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Release Date: June 15, 2023

Ochsner Journal Static Front

Two Ochsner clinician-scientists have published important work in the summer issue of the Ochsner Journal.

Bobby Nossaman, MD, Department of Anesthesiology and Perioperative Medicine, questions prior thoracic surgery studies advocating intraoperative fluid restriction because such regimens risk postoperative complications from “masked” hypovolemia. In an analysis of 222 consecutive thoracic surgery patients, the group shows no such effect. Dose-response J-curves, rather than U-curves, clearly demonstrate that both postoperative hospital length of stay and postoperative complications decrease as intraoperative crystalloid administration rates increase.

Nossaman complements the detailed statistical analysis presented in “Rate of Intraoperative Crystalloid Administration During Thoracic Surgery Is Causal in Reducing Postoperative Hospital Length of Stay” with an editorial entitled “The Eyeball Test” that provides additional support for this potential change in intraoperative management in this patient population.

In the summer issue’s Health, Medicine, and Society column, guest columnist Eboni Price-Haywood, MD, a director of the Ochsner-Xavier Institute for Health Equity and Research, explains how the COVID-19 pandemic brought the health disparities of socially disadvantaged populations into high relief, examines factors behind Louisiana’s 50th place in America’s Health Rankings, and discusses the components of Ochsner’s Healthy State initiative that has the goal of improving the state’s ranking from 50th to 40th by 2030.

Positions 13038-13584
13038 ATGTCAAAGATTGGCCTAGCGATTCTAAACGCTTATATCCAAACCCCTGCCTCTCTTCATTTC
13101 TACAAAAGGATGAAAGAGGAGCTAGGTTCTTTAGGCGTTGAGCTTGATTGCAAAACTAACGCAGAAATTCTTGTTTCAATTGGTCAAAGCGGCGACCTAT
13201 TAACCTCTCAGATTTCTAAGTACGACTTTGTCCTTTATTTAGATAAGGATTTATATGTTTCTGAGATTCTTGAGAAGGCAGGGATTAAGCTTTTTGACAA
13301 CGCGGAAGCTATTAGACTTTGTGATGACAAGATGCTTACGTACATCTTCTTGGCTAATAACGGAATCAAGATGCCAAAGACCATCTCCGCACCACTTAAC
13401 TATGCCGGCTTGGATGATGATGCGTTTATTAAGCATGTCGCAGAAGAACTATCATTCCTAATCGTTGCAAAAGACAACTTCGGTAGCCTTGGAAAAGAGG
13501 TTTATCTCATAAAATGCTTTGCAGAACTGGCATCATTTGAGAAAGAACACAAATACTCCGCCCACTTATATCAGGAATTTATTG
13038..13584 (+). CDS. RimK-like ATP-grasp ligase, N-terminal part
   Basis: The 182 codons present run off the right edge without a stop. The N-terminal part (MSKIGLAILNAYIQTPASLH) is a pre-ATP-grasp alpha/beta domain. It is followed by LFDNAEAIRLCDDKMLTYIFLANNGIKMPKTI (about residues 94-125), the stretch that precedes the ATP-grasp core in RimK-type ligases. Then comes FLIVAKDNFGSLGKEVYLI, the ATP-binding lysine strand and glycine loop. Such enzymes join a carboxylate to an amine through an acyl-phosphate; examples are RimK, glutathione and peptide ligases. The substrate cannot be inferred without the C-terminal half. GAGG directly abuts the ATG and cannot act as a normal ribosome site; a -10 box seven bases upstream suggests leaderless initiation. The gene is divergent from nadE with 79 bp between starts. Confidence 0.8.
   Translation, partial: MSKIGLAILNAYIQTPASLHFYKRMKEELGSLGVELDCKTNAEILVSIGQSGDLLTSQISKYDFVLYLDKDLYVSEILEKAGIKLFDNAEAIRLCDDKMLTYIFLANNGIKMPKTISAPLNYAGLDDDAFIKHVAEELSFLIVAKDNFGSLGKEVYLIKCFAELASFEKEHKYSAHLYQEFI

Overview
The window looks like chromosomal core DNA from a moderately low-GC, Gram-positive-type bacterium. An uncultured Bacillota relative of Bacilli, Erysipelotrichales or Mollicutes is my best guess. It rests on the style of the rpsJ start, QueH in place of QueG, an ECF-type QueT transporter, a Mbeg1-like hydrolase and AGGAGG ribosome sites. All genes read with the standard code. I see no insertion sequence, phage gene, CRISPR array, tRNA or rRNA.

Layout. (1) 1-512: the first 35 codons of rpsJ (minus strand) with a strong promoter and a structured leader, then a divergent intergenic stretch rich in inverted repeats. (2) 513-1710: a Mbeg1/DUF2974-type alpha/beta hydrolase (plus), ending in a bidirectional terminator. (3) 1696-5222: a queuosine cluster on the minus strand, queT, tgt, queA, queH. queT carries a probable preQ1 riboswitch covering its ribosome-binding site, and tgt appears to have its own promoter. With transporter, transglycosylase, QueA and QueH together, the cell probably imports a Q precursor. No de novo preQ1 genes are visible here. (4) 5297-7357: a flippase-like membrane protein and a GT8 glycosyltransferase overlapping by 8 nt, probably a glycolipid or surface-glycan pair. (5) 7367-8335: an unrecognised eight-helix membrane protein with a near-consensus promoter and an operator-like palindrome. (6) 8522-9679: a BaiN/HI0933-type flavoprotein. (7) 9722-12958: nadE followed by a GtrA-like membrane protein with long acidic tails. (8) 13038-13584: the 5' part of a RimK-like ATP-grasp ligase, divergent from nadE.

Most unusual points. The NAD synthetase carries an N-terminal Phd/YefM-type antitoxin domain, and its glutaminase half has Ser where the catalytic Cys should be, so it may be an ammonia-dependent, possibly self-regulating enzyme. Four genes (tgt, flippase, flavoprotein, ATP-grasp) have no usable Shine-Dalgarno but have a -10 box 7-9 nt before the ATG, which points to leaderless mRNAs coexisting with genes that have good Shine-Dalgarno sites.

In addition to these standout articles, the Ochsner Journal summer issue also includes research from practitioners across the country in colorectal surgery, otolaryngology, and obstetrics/gynecology. Case report topics include the efficacy of cooled radiofrequency ablation and rare presentations of breast carcinoma, frontal meningioma, and spinal stenosis.

In “Transparency in Hospital Medicine Metrics: An Effective Approach to Hospital Medicine Practice Management and Influencing Positive Behavior for Everyone’s Benefit,” LSU-Shreveport hospitalist Michael Sewell, MD, makes a compelling case for letting everyone see everyone else’s performance on departmental metrics.

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